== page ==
Oh, very positive. I mean, I went and spoke at an AA convention a little bit back east, in March? May? I spoke to about 600 people. A little nervously. I wasn’t there as a cop, I was there as an alcoholic. But with me, the alcoholism is the symptom, and I had a lot of PTSD, you know, stuff like that. When I finally started seeing the psychologist, at that point, I’d been in law enforcement 28 years. So you can imagine at that point, you know. Like a friend, a psychologist, said, you can’t keep putting stuff in a bucket without emptying it, or it will eventually overflow.

My dad and I had a great relationship, but I think just one time in my life I saw my dad cry. And I was raised in the ’60s. Boys don’t cry. A man handles his own problems. And so that’s the way I thought it was. And a lot of folks in my generation feel the same way still.

You see all these traumatic things, and any normal person would have to talk to someone about it. It’s the same with suicidal. Just because you’re feeling suicidal doesn’t mean you’re crazy, and I think people get that confused. We need to get rid of the stigma. It’s not the people feeling suicidal that we need to educate, it’s everybody else.

But one of the other things I’ve noticed since I made this turnaround is that, number one, if a person has one or even two people in their lives, people they can really talk to about anything … If you’re like, “I’m fine, things are plugging along,” well, that’s what most people want to hear. If you say, “I broke up with my boyfriend, my dog has cancer,” most people are like, “Oh, TMI, talk to you later!” People don’t really want to know if there’s negative stuff, unless a true friend is there for you to see you at your worst and still loves you and is really there to listen to you. If you’re available to them at three in the morning, when they’re by themselves and can’t sleep, just listen, you know. Listening is a big thing. Let them rant, let them rave.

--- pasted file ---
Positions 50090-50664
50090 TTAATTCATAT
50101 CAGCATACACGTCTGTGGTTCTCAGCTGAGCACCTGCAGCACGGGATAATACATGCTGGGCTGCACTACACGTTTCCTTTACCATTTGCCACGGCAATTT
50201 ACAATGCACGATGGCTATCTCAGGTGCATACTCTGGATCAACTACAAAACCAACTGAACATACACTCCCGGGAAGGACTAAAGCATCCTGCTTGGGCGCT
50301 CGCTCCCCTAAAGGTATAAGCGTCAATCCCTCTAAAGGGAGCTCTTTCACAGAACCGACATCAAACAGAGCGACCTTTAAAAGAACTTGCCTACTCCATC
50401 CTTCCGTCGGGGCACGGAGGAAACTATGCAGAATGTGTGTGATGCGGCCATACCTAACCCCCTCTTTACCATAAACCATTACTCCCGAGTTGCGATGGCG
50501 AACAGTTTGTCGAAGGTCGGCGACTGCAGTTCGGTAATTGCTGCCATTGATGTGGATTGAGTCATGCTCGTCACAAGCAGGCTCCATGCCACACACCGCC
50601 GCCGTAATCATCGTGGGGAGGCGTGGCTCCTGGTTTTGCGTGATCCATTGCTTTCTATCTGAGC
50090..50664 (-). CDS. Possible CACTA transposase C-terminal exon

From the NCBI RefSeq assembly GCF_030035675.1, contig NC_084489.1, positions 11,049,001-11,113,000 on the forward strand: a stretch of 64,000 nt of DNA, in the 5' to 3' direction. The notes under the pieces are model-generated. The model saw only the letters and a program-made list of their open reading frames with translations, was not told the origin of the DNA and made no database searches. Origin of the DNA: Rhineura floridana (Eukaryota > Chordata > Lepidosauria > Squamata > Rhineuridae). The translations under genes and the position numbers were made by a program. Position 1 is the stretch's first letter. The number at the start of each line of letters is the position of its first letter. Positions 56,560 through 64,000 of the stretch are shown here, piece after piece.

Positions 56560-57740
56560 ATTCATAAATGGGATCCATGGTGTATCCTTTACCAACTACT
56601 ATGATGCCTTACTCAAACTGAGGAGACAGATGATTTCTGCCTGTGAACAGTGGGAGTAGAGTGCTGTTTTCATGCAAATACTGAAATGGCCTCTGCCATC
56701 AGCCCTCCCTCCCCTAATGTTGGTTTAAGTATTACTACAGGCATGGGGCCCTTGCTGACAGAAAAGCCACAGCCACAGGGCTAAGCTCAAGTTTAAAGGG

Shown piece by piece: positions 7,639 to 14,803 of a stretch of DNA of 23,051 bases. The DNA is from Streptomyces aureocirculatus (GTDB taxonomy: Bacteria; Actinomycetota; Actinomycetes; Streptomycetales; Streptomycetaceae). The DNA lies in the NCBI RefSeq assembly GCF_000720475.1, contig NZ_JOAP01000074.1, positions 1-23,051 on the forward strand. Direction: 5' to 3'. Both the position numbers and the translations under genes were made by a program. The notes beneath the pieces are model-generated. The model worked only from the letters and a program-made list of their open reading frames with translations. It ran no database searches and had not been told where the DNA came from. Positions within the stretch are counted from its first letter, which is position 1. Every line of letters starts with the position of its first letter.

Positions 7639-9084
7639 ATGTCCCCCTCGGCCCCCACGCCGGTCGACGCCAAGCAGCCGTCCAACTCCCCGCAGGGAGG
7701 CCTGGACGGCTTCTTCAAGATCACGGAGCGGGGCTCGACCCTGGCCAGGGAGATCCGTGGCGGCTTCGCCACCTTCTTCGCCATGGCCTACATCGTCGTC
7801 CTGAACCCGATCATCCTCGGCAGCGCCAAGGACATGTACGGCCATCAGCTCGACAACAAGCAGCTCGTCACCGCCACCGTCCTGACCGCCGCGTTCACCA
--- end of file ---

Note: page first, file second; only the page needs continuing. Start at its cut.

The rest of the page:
– How can we get over our own resistance to reaching out for help?

You know, you have to be desperate enough to do it. If you’re not desperate enough, you’re not ready yet. In my case, one of my friends, he was in our department as peer support, and for months after my attempt he just blamed himself: “Jobe, I was your immediate supervisor, I’m trained to recognize all these signs, and I never saw them. I feel so bad.” I said, “I never let you see them!” And once someone makes up their mind to do it, unless you’re a psychic, you’re not gonna know. No, really! And so we can’t blame ourselves if some people fall through the cracks. You can only hope they’re right with the good lord.

The other thing is, to me, each person is in charge of their own life. And if that’s what they really want to do, I’m not saying a right to suicide and all that, but sometimes there’s just gonna be folks so committed to it, you know. You can’t imagine, over the years … I can tell you, in one year as a detective, I investigated, I think it was, 64 or 65 suicides. So I’ve seen all types you can imagine, and some really innovative ones. And I can tell you how many families I talked to who said they had no clue.